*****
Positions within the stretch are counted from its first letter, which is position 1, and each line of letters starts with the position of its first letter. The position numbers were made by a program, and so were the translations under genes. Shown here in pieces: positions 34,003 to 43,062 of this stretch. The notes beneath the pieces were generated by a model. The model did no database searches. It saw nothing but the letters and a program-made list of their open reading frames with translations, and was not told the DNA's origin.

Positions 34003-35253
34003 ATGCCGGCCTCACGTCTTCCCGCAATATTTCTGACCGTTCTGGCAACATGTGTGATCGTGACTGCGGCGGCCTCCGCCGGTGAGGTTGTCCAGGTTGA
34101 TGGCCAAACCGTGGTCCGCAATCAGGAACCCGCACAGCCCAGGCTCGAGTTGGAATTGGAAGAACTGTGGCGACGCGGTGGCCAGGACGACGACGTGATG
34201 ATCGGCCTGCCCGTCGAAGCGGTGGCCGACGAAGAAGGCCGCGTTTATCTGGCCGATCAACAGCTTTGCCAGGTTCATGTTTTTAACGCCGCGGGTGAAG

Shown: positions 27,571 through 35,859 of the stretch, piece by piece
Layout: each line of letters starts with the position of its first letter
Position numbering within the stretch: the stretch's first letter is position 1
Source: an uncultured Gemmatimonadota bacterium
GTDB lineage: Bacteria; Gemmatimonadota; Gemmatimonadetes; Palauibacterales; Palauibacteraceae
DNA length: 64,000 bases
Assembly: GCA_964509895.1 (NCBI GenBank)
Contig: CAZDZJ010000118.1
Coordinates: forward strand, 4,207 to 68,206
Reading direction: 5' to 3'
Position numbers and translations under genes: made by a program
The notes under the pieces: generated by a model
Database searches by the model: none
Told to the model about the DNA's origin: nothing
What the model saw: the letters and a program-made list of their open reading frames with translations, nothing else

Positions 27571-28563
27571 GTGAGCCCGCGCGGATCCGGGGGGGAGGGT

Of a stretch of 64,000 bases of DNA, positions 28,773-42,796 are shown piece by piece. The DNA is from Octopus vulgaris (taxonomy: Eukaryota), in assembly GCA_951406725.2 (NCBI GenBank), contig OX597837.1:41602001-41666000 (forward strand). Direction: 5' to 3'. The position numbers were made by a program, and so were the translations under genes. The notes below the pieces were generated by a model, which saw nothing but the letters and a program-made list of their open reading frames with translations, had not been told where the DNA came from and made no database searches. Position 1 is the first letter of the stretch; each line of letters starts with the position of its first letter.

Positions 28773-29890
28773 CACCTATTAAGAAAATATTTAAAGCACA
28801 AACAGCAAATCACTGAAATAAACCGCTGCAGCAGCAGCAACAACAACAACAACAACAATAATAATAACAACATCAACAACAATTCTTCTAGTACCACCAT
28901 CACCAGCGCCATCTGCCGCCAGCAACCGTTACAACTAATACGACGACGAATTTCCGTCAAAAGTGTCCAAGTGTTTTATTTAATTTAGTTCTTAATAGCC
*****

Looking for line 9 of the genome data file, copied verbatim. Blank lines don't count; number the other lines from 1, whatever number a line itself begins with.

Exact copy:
Source: an uncultured Gemmatimonadota bacterium